Same with the boys. They knew they were supposed to rest up, to heal, to reconnect...but they don't know how to do that. I found it interesting that they left the bunker and drove to where there were mountains (WA, apparently, since that's where the killings were they'd read about in the paper that morning). I mean, KS to WA is a bit of a hike. They clearly started out serious about this chilling out thing. But, as Sam said at the end, they both jumped on the case. Though Sam did so with a "if things go even one inch sideways, give me a heads up" caveat, he was ready to investigate same as Dean, if perhaps not for the same reasons.

I liked that Dean couldn't immediately pull the trigger on Kate when they initially caught her and that Sam, seeing this, took his brother aside and offered to be the one to do the deed. I don't know if Sam's afraid killing will trigger the Mark's control once again, or if he's just worried about Dean's general state of mind, but it was nice to see Sam continuing to try to shield his brother.

I loved the way Dean reached for Sam, seeking contact with him when checking to make sure he was okay when the (slow as molasses) male werewolves roughed them up. That simple gesture of his hand on Sam's shoulder did more for my brother-centric heart than twenty "Sammy's" could have. I also liked that Sam was the one to kill both male werewolves -- even though Dean had his knife drawn. I think Sam was right that Dean wasn't ready. He needed a bit longer in Human Land.

But what I really liked was that they talked. They didn't just sit down with a cuppa and have a chat, of course. I mean, there are gigantic walls to scale and whatnot. And, yes, at first there was denial and avoidance and a few different versions of I'm fine. But then Sam talked about carrying Dean's body and how that triggered him to do things he would never have thought himself capable of just to find him again. And Dean confessed to not knowing how to talk about what happened to him.

Dean thanked Sam in his way; Sam said he was welcome in his way. While they didn't compare black marks in their personal ledger books, they broached the subject of what Sam had been willing to do and how maybe he's not all that okay with killing right now, either. And I think that's at least a start to a sense of balance and -- possibly -- an end to the tiresome comparison of which of them did the more-harmful thing to the other.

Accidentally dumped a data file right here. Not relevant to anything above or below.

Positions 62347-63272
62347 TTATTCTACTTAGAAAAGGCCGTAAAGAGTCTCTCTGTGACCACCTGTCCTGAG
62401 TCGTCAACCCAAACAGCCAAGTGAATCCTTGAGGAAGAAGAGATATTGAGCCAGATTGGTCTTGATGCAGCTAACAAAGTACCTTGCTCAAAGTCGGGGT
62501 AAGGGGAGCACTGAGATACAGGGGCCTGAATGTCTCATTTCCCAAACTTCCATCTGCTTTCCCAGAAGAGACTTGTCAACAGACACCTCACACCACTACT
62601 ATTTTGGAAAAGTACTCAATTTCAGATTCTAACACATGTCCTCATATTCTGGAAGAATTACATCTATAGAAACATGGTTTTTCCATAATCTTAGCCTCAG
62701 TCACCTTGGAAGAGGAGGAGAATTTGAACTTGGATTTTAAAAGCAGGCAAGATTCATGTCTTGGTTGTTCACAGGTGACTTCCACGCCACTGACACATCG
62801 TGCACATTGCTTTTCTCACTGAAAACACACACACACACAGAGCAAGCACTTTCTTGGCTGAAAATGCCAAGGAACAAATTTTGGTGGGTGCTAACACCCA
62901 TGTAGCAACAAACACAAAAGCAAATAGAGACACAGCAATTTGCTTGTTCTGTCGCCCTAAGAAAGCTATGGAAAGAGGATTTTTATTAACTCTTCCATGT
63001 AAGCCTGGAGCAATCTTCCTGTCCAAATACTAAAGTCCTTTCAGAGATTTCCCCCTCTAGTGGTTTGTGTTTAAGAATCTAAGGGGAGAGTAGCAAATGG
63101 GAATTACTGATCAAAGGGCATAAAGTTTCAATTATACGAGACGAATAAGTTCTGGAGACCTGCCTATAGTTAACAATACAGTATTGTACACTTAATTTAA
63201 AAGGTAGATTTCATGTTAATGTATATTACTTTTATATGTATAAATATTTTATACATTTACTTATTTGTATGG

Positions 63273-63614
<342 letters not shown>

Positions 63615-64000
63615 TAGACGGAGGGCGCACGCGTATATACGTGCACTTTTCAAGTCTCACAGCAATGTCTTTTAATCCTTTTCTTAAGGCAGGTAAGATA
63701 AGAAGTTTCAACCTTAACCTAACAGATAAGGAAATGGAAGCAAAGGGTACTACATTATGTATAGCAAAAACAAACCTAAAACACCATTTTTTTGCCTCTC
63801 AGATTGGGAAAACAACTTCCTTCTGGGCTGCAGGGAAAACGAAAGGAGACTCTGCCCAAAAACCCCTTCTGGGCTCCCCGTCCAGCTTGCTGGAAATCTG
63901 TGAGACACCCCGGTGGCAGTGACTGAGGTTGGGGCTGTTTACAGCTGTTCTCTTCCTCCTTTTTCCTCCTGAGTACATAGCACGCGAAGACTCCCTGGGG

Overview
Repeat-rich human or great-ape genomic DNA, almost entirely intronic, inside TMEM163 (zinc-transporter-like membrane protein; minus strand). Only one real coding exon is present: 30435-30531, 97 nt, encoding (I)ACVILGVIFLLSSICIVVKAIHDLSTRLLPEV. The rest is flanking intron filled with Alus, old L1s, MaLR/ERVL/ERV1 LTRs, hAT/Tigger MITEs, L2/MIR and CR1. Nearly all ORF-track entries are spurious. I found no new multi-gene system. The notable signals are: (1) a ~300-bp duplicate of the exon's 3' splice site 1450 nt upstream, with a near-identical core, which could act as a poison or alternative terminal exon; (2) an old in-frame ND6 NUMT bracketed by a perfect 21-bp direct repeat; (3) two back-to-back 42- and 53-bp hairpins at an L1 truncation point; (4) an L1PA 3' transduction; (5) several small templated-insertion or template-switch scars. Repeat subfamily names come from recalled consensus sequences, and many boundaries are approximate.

I mean, sometimes you just have to let it go. You have to forgive and forget. Or you'll never be whole again.

Once, a long time ago, Dean offered a clean slate. Blanket forgiveness for all past wrongs. Maybe they need that again for what Sam said to Dean in The Purge, for what Dean allowed happen to Sam back in 9.01, for Sam not looking for Dean in Purgatory, for Dean forcing Sam's soul back against his wishes...I mean, all of it. Start now with this renewed care and concern and connection and move forward.

It's clear to me that's what Dean is searching for, by the way his voice cracked just so when he said, "This was about getting back in the saddle. Doing something good, not stewing in my own crap." And the echoing understanding on Sam's face when Dean continued at the end, "Maybe I'm not ready to hunt. I'm just trying to do the right thing because I'm sick and tired of doing the wrong one," tells me Sam is ready for that as well.

Honestly? What I would love to see is an episode with no arc-centric story, no MotW, just the brothers remembering who they are, individual, and to each other, at the core of it. A flashback episode, maybe, coupled with a survival theme or something. The classic "trapped in a cave" type trope, forced to talk it out. Get underneath the actions and down to the intentions and the reasons behind them. Offer them the chance to reflect on what makes Dean the heart and Sam the soul of their family. Think about their darkness and why it drives them. Recognize their light and how it shapes them. Yeah, I'd love to see that.

But! That's not what's in store for us, at least not next time. We skip next week for some reason and on Nov 11th we get our 200th episode. The previews to that looked...different. And I'll hold all other assessments until after I view. Heads up, though. I'll be traveling for work that week and so my Ramble will be a smidge late. I'll get it up before the weekend, but there's never a guarantee that 1) the hotel will have the CW and 2) I'll be done with the obligatory dinner stuff by then.

Thanks for reading! Look forward to hearing from you, if you feel up to it.

Tags: episode review, ramble, stream of consciousness, supernatural, what do you think?